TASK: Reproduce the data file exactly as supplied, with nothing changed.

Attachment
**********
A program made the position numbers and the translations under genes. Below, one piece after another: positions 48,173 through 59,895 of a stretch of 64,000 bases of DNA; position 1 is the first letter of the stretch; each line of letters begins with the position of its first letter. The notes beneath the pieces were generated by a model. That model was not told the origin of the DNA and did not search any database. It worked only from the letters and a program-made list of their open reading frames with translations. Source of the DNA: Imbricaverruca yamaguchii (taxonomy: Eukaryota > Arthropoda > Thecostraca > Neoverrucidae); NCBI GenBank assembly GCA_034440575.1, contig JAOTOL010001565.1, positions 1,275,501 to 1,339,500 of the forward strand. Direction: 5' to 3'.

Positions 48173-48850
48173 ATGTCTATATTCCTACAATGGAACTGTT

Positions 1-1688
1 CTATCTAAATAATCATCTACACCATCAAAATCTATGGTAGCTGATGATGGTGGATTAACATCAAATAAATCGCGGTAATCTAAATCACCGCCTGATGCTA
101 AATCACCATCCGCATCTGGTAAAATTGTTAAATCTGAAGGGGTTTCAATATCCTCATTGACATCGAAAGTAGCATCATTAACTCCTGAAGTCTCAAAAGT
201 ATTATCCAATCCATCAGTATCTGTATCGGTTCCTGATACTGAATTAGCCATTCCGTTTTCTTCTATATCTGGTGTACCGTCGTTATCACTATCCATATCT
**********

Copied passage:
A program made the position numbers and the translations under genes. Below, one piece after another: positions 48,173 through 59,895 of a stretch of 64,000 bases of DNA; position 1 is the first letter of the stretch; each line of letters begins with the position of its first letter. The notes beneath the pieces were generated by a model. That model was not told the origin of the DNA and did not search any database. It worked only from the letters and a program-made list of their open reading frames with translations. Source of the DNA: Imbricaverruca yamaguchii (taxonomy: Eukaryota > Arthropoda > Thecostraca > Neoverrucidae); NCBI GenBank assembly GCA_034440575.1, contig JAOTOL010001565.1, positions 1,275,501 to 1,339,500 of the forward strand. Direction: 5' to 3'.

Positions 48173-48850
48173 ATGTCTATATTCCTACAATGGAACTGTT

Positions 1-1688
1 CTATCTAAATAATCATCTACACCATCAAAATCTATGGTAGCTGATGATGGTGGATTAACATCAAATAAATCGCGGTAATCTAAATCACCGCCTGATGCTA
101 AATCACCATCCGCATCTGGTAAAATTGTTAAATCTGAAGGGGTTTCAATATCCTCATTGACATCGAAAGTAGCATCATTAACTCCTGAAGTCTCAAAAGT
201 ATTATCCAATCCATCAGTATCTGTATCGGTTCCTGATACTGAATTAGCCATTCCGTTTTCTTCTATATCTGGTGTACCGTCGTTATCACTATCCATATCT